The Brilliance of Campbell Newman

Campbell Newman’s asset plan is brilliant:
  1. Firstly, he sells OUR assets.
  2. Then he puts this money in HIS Great Big Pork Barrel.
  3. Then he uses the money from HIS Great Big Pork Barrel to buy OUR votes.
  4. Smartest of all he then takes back any of OUR money he promised to us if OUR electorate doesn’t elect an LNP member.  (You wouldn’t want to waste valuable Pork Barrel money on the thankless would you?)
The man is truly brilliant!  (Or something.)

Climate clippings 123

1. Mushroom packaging


Biodegradable packaging has been made from mushrooms for use as foam, insulation and the like.

The article doesn’t say whether it is cost competitive.

2. Climate’s threat to wheat

A new study finds that wheat yields drop on average by 6% for every degree Celsius rise in temperature.

Global production of wheat was 701 million tonnes in 2012, but most of this is consumed locally. Global trade is much smaller, at 147 tonnes in 2013.

The loss of production per degree equates to 42 million tonnes, with obvious implications for shortages and prices. Year-to-year variability is likely to increase.

An obvious strategy is to develop and use heat tolerant varieties. My understanding is that there has been a reduced research capacity generally in agriculture across the world.

3. Solar has done well

Worldwide, solar energy has continued to grow even when economies were shrinking. By 2013, almost 138.9 gigawatts (GW) of photovoltaic (PV) had been installed globally, states the European Photovoltaic Industry Association in the report Global Market Outlook for Photovoltaics 2014-2018.

Solar 2013_cropped_600

From the bottom, blue is Europe, brown is Asia Pacific, purple is the Americas and orange is China.

The pdf is here.

Europe added almost 11 GW, second only to wind.

In the US alone, there are now about 174,000 jobs linked to solar energy, with 36,000 new jobs expected by the end of this year.

India’s plans to build a solar PV modules manufacturing plant over the next three years worth US$4 billion and 20,000 new jobs.

Giles Parkinson tells how the costs of solar will fall a further 40% in the next two years, reaching grid parity in 80% of global markets.

4. Australia could become manufacturing hub of battery storage

The International Renewable Energy Agency (IRENA) met in Abu Dhabi last weekend, ahead of the World Energy Future Conference in the same venue. Australia thumbed its nose by sending an embassy staffer rather than a minister, as a country genuinely interested in renewables would have done.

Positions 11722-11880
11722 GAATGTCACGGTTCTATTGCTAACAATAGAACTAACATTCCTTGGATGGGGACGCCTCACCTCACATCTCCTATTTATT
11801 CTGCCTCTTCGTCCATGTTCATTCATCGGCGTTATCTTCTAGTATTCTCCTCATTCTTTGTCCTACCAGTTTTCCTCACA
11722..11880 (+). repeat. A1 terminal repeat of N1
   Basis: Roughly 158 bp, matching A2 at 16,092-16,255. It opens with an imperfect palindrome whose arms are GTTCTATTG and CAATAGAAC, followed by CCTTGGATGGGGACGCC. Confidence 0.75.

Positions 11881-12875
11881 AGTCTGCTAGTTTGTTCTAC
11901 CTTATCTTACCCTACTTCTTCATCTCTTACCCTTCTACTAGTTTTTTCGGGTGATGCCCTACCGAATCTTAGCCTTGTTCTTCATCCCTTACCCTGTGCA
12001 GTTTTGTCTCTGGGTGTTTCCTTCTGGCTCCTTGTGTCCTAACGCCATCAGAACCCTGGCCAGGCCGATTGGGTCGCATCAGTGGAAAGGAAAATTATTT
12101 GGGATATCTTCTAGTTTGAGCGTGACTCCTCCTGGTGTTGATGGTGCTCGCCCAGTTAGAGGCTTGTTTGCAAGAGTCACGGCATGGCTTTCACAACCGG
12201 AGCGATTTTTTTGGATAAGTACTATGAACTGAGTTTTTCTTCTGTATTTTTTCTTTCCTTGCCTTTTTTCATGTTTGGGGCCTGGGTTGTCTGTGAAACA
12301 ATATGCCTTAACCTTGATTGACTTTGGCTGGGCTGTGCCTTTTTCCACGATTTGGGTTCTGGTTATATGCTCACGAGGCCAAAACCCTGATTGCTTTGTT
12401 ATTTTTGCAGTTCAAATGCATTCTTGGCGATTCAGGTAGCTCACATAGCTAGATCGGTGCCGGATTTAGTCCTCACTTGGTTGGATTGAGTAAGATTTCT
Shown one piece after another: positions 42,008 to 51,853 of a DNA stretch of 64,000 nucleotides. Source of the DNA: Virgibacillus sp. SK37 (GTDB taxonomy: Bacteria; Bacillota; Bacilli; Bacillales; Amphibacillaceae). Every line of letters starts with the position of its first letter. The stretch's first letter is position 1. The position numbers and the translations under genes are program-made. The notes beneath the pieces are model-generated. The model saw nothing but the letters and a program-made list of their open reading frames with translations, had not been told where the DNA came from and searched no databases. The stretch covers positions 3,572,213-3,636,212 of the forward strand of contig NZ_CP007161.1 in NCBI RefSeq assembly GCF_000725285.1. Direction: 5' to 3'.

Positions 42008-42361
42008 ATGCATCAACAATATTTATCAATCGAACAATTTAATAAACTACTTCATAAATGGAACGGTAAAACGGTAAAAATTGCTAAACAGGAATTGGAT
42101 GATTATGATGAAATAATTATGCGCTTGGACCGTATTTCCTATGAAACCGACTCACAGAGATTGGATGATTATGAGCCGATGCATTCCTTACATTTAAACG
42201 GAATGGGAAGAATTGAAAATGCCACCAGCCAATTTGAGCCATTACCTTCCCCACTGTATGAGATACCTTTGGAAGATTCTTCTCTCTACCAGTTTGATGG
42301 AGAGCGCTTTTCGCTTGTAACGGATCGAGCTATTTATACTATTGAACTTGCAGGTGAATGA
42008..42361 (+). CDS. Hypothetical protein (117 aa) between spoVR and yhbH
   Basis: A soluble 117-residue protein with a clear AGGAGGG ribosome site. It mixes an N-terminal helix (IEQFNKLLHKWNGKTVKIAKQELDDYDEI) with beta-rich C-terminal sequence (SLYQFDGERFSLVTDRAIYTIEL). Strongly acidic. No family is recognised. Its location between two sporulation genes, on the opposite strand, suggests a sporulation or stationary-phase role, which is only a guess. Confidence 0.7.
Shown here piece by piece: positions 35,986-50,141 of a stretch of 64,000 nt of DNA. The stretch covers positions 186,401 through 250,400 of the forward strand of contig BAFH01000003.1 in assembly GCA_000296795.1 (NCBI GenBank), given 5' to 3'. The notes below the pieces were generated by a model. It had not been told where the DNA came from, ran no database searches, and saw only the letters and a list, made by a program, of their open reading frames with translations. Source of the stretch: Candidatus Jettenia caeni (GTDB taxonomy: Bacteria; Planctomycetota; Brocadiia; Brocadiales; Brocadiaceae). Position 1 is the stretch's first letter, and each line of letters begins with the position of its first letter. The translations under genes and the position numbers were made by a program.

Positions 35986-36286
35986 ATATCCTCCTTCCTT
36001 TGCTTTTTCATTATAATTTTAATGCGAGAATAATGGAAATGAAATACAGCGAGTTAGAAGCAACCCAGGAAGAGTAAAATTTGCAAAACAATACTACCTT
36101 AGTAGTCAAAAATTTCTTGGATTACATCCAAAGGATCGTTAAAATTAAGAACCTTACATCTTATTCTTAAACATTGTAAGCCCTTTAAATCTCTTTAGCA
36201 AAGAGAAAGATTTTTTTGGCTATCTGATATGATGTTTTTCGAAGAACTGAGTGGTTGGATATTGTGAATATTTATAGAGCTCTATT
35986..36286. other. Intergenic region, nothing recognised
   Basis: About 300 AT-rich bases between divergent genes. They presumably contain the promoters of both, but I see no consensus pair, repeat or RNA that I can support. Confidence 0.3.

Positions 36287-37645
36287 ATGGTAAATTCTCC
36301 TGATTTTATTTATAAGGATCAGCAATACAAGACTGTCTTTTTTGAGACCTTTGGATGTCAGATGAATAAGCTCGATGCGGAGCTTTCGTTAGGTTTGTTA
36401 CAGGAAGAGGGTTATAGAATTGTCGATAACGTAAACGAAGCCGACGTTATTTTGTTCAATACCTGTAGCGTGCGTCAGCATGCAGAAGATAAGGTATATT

Australia is increasingly being seen as a “no-hoper” and an “outlier” in terms of large scale renewable energy.

No-one seems to have told Donald Sadoway, a professor from the Massachusetts Institute of Technology, who is seeking to strike up research partnerships with Australian universities and secure funding of $50 million for a pilot manufacturing plant of the liquid flow batteries.

Sadoway thinks Australia would provide a strong home market, ideal for remoter population centres difficult to serve with a high quality grid.

The LMBs [liquid metal batteries] are being hailed as a potentially low cost option for utility-scale battery storage. That is because the nature of the technology means that they can cycle – or discharge – thousands of times without having its capacity reduced.

The batteries could last for 300 years.

No doubt the minister for industry will quietly tell him that we don’t do large scale renewables, or manufacturing, in Australia.

5. Inconvenient truths hit the cutting room floor

Inconvenient words about climate change and torture were snipped out of President Obama’s State of the Union speech when posted on the (Republican) Speaker’s official site. Words like this:

The best scientists in the world are all telling us that our activities are changing the climate, and if we do not act forcefully, we’ll continue to see rising oceans, longer, hotter heat waves, dangerous droughts and floods, and massive disruptions that can trigger greater migration, conflict, and hunger around the globe.


6. Republican opinion on climate change

Meanwhile the Republican-controlled US Senate has voted 98-1 to say the climate change is real and not a hoax. However, that doesn’t mean that humans are the cause. After all the Bible tells of climate change and it’s just arrogance to think humans are the cause!

At least Mitt Romney thinks humans are the cause and thinks (again) that we should do something to stop it. How arrogant is that?!

A recent Yale study identifies four different kinds of Republicans – liberal, moderate, conservative and Tea Party. While overall only 44% of Republicans think global warming is happening, the sub-groups vary considerably:


Yet overall 56% think CO2 should be regulated as a pollutant, again with vast variations of opinion:


7. Ocean warming accelerating

The story about 2014 being the hottest year has upstaged a more important fact – ocean warming is off the charts:


2014 heat referred to surface temperature. Since about 93% of additional heat resulting from global warming ends up in the oceans, they give a better indication of changes in the Earth’s energy system.

John Abraham at The Guardian links to a thorough review of ocean heat measurement methods.